Iraq: More than Religion

Iraq_landHuge numbers of Americans barely know where Iraq is, yet alone know anything about her. And of those who do, most have a simple impression of the conflict in Iraq. Their media-fed view is that an evil jihadi militia is gruesomely sweeping through Iraq turning the country to convert Iran into an Islamist oppressive state. More sophisticated Americans supplement this view by actually knowing the two words “Shiite” and “Sunni” and thinking that the problems has something to do with a centuries-old conflict between these two sects. Some even know a bit of the Islamic history behind these two sects. But according to this excellent NYbooks post, the Iraq conflict is not fundamentally about a conflict between Islamic sects, but is “mostly about politics: access to government revenue and services, a say in decision-making, and a modicum of social justice.”

It is this level of analysis that I also push for when we study religion in general. Sure, looking at theological arguing points may seem important, but to truly understand religion is to see how doctrines serve politics, relationships, decision-making, and the human psyche. Sure, many believers may think that real religion is about metaphysical truth propositions, but they too are misunderstanding the large part of how such ideas work.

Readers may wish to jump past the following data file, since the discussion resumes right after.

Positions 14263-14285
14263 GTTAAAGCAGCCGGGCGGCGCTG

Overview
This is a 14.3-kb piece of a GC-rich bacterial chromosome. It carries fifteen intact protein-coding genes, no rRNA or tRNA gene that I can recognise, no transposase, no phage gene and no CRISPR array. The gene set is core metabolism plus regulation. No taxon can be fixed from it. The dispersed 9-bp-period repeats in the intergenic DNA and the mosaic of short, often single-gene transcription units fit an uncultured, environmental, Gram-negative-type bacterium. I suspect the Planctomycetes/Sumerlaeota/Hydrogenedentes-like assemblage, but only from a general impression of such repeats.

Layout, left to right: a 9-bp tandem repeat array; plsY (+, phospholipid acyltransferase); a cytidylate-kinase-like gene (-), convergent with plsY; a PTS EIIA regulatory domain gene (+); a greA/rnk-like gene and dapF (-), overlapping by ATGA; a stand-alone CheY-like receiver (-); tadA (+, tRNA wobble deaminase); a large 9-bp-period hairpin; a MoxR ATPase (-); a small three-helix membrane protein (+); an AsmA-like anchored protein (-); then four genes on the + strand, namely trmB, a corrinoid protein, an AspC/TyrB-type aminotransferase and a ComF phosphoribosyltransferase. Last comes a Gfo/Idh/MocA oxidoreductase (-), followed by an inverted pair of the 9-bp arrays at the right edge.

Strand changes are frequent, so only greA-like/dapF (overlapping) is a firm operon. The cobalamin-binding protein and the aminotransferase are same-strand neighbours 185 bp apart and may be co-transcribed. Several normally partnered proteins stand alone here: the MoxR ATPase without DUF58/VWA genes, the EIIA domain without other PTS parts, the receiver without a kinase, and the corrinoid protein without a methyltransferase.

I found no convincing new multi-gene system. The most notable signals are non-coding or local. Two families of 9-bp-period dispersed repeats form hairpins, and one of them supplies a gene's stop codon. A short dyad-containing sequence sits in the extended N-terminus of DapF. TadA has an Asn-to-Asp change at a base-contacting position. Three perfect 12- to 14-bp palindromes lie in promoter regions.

So, be suspect of the media when they dumb down events. Be suspect of simple labels as they tempt you to understand a country, a religion, a person or even yourself. The under workings of reality are much more interesting that the easy-to-remember labels.

This post is not necessarily meant to discuss Iraq, anyone’s lack of understanding, Islam or any such thing.  There is too much to understand in this world, ignorance is inevitable. Instead, I am merely pointing out how easily we buy into simple, convenient explanations — and worse yet, how we take our own superficial understandings seriously.




Filed under Philosophy & Religion

3 responses to “Iraq: More than Religion

  1. Earnest

    Great link Sabio. And I agree that one often has to dig through layers to find truth in both belief system analysis and Iraqi current events.

  2. A few months back, there was a study done: the opinion that we should have troops in the Ukraine was directly linked to a lack of knowledge of where the Ukraine was. (Survey takers were asked to point it out on an unlabeled map. There was a very strong correlation between how far they put the pins from the actual location and how strongly they felt there should be troops there.)

    I have a suspicion that a similar condition holds true for Iraq — although since we’ve had the military over there twice now in the last 25 years, the map location is probably a bit better-known.

  3. @ Earnest: Thanx. Glad you enjoyed the link.

    @ The Vicar:
    Fascinating. I wonder if the reason for this occurrence is that location on map was a proxy for general knowledge. Thus not knowing the map means not knowing much and thus more vulnerable to simple, generic media.
    I found a Washington Post article discussing the study:

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